I can still feel, though. Do not think me dead yet. I move my right hand and feel for my father’s sword. Still it lies where it fell and I grasp the haft in my hand – well worn from battle, and accustomed to my grip. How was I to know that this sword would be no more use to me than a feather? Everything has changed. This is the last battle. The old ways are as dead as I am. And yet it is still fitting that a soldier should die with his sword in hand.
Now I am ready. But my mind moves from my own hand to hers – her hands are her great beauty, second only to her face. They are long and white, beautiful and strange; for her third and fourth fingers are exactly of a length. They
felt cool on my forehead and my memory places them there now. Only a twelvemonth ago they rested there, cooling my brow when I had taken the water fever. She stroked my brow, and kissed it too, her lips cool on my burning flesh; cool as the snow which kisses it now. I open my lips so that I may taste the kiss, and the snow falls in, refreshing my last moments. And then I remember that she had taken a lemon, cut it in twain and squeezed the juice into my mouth, to make me well again. It was bitter but sweetened by the love of her that ministered to me. It tasted of metal, like the steel of my blade when I kissed it just this morning as I led my men to battle. I taste it now. But I know it is not the juice of a lemon. It is blood. My mouth fills with it. Now I am done. Let me say her name one last time.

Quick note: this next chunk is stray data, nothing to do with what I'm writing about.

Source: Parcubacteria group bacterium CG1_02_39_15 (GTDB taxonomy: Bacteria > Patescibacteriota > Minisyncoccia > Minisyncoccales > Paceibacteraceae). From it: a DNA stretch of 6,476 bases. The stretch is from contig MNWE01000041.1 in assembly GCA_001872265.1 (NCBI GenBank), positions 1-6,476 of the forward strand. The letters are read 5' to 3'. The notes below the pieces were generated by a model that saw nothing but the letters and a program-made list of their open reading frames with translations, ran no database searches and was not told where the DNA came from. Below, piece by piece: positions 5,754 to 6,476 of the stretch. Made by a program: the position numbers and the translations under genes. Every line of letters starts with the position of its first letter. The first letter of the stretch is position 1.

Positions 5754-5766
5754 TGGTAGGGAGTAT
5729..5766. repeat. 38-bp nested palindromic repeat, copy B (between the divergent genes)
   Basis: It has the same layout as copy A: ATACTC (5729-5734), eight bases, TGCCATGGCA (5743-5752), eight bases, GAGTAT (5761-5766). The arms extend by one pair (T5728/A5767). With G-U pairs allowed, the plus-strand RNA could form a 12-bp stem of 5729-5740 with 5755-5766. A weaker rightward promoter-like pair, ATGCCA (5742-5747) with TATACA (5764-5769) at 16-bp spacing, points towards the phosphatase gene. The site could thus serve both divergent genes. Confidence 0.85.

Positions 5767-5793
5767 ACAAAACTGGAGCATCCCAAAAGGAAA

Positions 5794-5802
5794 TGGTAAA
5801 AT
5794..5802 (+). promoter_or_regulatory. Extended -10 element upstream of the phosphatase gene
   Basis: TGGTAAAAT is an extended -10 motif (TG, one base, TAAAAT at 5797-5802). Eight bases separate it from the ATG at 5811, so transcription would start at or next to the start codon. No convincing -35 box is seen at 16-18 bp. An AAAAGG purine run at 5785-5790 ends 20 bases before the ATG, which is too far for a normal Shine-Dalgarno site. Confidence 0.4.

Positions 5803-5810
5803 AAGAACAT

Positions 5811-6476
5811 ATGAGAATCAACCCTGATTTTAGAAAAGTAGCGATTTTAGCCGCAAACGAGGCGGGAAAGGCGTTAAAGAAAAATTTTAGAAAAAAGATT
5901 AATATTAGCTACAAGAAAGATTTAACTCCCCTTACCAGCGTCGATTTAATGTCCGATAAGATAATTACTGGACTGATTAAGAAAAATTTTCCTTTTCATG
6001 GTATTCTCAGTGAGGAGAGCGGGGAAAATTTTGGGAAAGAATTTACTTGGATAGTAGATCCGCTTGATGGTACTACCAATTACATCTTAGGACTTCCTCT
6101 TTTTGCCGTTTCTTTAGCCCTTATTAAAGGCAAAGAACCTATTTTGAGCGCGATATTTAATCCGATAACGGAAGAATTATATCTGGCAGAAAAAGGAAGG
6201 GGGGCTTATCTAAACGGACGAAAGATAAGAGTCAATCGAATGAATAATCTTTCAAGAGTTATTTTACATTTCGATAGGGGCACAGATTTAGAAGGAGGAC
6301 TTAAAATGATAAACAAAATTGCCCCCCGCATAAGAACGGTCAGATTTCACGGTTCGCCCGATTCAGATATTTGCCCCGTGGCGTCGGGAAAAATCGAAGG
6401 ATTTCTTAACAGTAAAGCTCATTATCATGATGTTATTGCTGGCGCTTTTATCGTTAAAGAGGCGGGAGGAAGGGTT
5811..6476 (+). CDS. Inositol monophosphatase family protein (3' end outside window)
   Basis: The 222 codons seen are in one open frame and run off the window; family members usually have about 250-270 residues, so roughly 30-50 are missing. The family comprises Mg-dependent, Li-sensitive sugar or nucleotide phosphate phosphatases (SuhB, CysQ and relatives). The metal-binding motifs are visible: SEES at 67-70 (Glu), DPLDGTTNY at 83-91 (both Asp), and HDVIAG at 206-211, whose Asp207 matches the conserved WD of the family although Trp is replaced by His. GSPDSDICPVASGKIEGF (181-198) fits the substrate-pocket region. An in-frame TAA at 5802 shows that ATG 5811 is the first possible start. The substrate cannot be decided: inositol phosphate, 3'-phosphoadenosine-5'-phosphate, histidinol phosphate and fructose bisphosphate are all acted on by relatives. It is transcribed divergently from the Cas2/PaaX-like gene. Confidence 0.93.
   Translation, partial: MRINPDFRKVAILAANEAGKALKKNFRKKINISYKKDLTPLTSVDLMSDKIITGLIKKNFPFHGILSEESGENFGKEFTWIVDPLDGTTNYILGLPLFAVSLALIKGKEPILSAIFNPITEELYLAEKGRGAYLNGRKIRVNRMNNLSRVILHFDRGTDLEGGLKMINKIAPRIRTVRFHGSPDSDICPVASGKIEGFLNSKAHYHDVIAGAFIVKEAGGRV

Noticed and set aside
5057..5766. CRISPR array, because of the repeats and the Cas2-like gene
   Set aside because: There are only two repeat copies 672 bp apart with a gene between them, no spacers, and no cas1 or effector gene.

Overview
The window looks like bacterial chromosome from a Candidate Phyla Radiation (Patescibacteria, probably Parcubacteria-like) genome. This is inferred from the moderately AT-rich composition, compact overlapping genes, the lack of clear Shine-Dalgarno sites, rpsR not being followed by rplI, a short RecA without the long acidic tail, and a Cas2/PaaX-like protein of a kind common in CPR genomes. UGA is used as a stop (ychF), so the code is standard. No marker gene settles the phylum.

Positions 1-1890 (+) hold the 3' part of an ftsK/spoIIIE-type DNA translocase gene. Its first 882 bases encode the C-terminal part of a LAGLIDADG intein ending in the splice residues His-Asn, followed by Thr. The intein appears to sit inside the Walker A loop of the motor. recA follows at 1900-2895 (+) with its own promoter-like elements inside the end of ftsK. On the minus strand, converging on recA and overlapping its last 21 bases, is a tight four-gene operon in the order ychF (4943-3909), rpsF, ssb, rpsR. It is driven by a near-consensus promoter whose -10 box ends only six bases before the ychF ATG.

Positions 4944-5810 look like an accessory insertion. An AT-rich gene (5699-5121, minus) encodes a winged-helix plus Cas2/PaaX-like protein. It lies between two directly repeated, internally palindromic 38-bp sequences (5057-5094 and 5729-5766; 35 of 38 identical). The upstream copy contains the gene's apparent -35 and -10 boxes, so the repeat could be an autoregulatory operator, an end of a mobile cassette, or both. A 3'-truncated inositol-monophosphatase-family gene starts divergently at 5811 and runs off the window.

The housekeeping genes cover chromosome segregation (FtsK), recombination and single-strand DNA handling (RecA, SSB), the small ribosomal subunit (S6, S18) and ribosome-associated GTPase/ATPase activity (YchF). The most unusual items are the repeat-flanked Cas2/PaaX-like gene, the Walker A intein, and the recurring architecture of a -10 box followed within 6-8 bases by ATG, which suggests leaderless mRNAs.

Simonetta di Saronno.
Simonetta di Saronno sat at her solar window, the high square frame turning her to an angel of the
. The citizens of Saronno oft remarked on it; every day she was there, staring down at the road with eyes of glass.
The Villa Castello, that square and elegant house, sat in solitary majesty a little way from the town – as the saying went: ‘
una passeggiata lunga, ma una cavalcata corta
,’ ‘a long walk, but a short ride.’ It was set where the land of the Lombard plain began to climb to the mountains; just enough elevation to give the house a superior aspect over the little town, and for the townsfolk to see the house from the square. With plaster that had the sun-blush of a lobster, white elegant porticos and fine large windows, the house was much admired, and might have been the object of envy; but for the fact that the tall gates were always open to comers. The tradesmen and petitioners that trod the long winding path to the door through the lush gardens and parks could always be sure of a hearing from the servants
– a sign, all agreed, of a generous lord and lady. In fact the villa symbolised the di Saronnos themselves; near enough to town and their feudal obligations, but far enough away to be apart.